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Baltic Assembly

Member states of the Baltic Assembly (green).
Member states of the Baltic Assembly (green).
Headquarter Riga, Latvia
Working languages
Type Intergovernmental organization
 -  President Laine Randjärv[1]
 -  Baltic Assembly 1991 
32nd session of the Baltic Assembly meeting in Riga
30th session of the Baltic Assembly meeting in Tallinn in 2011

The Baltic Assembly (BA) is a cooperation between the parliaments of the Baltic republics of Estonia, Latvia and Lithuania. It attempts to find a common position in relation to many international issues, including economic, political and cultural issues. The decisions of the assembly are advisory.

The budget of the BA is funded by the three member governments. The official languages of the Baltic Assembly are Riga, Latvia.


  • History 1
    • Formation 1.1
    • Achievements 1.2
  • Sessions 2
  • Composition 3
  • Committees 4
  • Political groupings 5
  • Prize in literature 6
  • See also 7
  • External links 8
  • Notes 9



The organization was formed after a decision to establish it was made in

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  2. ^
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  • Assembly web site
  • Flag of the Baltic Assembly at Flags of the World
  • Seimas of the Republic of Lithuania

External links

See also

Year Author Country or Region
2014 Peeter Sauter  Estonia
2013 Donaldas Kajokas  Lithuania
2012 Aivars Kļavis  Latvia
2011 Arvydas Juozaitis  Lithuania
2010 Ene Mihkelson  Estonia
2009 Inga Ābele  Latvia
2008 Knuts Skujenieks  Latvia
2007 Marcelijus Martinaitis  Lithuania
2006 Nora Ikstena  Latvia
2005 Hasso Krull  Estonia
2004 Pēters Brūveris  Latvia
2003 Vytautas Bubnys  Lithuania
2002 Jaan Tätte  Estonia
2001 Justinas Marcinkevičius  Lithuania
2000 Jānis Rokpelnis  Latvia
1999 Jaan Kross  Estonia
1998 Sigitas Geda  Lithuania
1997 Jaan Kaplinski  Estonia
1996 Judita Vaičiūnaitė  Lithuania
1995 Uldis Bērziņš  Latvia
1994 Tõnu Õnnepalu  Estonia

List of literature winners:

Prize in literature

As of 2006 the three political groupings are the Conservative-Right Party Group, the Centre Party Group and the Social Democratic Party Group.

The 20 members of the BA from each country are chosen so that their political make-up reflects the proportions within their home parliament. The members may then form cross-national party groupings of at least five members from at least two nations.[6]

Political groupings

Each member of the BA participates in at least one committee.

  • Budget and Audit
  • Communications and IT
  • Economic and Social Affairs
  • Education, Science and Culture
  • Environment Protection and Energy
  • Legal
  • Security and Foreign Affairs

The following are the standing committees:


The BA comprises sixty members. Each of the parliaments of the three States appoints twenty of its members to the Assembly. Each of the national parliaments appoints two of the members to be head and deputy head of the national delegation. The six head delegates and deputy head delegates form the BA’s Presidium. The Chairman of the Presidium is the head of the national delegation of the country hosting the next session of the BA. The heads of the other two national delegations are Vice Chairmen of the Presidium. The Presidium controls the BA between sessions. The Chairman acts as the coordinator of the work of the BA, is its representative with other bodies and liaises with the three members’ governments.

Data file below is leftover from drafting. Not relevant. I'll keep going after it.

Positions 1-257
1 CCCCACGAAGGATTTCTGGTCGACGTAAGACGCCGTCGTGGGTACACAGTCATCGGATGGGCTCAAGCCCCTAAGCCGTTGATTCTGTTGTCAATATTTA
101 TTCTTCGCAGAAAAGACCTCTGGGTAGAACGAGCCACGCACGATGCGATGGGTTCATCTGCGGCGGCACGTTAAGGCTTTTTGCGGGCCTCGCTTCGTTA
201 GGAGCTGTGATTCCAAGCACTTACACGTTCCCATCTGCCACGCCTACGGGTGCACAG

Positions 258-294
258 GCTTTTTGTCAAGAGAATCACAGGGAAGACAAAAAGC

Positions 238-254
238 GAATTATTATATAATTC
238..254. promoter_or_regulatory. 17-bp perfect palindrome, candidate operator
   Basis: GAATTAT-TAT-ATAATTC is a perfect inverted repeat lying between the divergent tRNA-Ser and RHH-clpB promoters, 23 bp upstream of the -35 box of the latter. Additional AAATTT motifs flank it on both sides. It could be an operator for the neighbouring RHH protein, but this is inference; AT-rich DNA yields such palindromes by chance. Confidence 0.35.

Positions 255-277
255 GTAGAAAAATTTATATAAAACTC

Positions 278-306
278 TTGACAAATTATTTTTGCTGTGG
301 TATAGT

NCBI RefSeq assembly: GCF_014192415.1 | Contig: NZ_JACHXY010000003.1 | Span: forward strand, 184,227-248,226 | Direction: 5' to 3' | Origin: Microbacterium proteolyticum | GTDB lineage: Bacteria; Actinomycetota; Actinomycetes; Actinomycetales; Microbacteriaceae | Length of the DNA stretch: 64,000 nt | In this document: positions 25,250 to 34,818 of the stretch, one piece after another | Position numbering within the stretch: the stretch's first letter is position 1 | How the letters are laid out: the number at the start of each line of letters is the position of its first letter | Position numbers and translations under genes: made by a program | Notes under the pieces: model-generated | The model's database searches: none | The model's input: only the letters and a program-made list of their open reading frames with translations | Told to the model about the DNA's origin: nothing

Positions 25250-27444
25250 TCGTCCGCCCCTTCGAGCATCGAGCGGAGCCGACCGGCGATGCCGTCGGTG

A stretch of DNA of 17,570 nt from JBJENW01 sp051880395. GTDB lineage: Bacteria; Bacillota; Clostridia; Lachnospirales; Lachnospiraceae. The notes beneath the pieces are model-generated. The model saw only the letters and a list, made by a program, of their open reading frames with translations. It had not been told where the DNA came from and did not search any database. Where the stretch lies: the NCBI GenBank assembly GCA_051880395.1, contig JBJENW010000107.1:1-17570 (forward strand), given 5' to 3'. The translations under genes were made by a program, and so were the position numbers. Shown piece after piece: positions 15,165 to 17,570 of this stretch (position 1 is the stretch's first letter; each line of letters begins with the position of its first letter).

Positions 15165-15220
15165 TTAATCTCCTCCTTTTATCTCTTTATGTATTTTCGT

Any national delegation may propose that an extraordinary session is held. On 8-9 February 1998 in Helsinki, Finland, following to the 2nd Joint Meeting of the Nordic Council and the Baltic Assembly, the first Extraordinary Session of the Baltic Assembly took place. The second Extraordinary Session of the Baltic Assembly was held on 27-29 April 2005 in Parnu, Estonia, following to the 5th Joint Meeting of the Baltic Assembly and the Nordic Council. [5]

There are ordinary and extraordinary Sessions. The ordinary Session is convened once a year, as a concluding forum of a country's presidency, which proceeds according to a yearly rotation principle in Estonia, Latvia and Lithuania. Before 2003 there were two Sessions a year – in spring and autumn, and countries - participants had half a year presidency.


  • Withdrawal of Russian troops from the member States,
  • Formation of the Baltic Council of Ministers as an institution of governmental co-operation,
  • Development of common Baltic economic, educational and information technology policies,
  • Harmonization of legislation in conformity with requirements of the European Union,
  • Improvement of border-crossing procedures,
  • The establishment of the Baltic Assembly Prizes for Literature, Arts and Science.

The BA claims the following as its achievements between 1991 and 2003:[4]

A clickable Euler diagram showing the relationships between various multinational European organisations and agreements.



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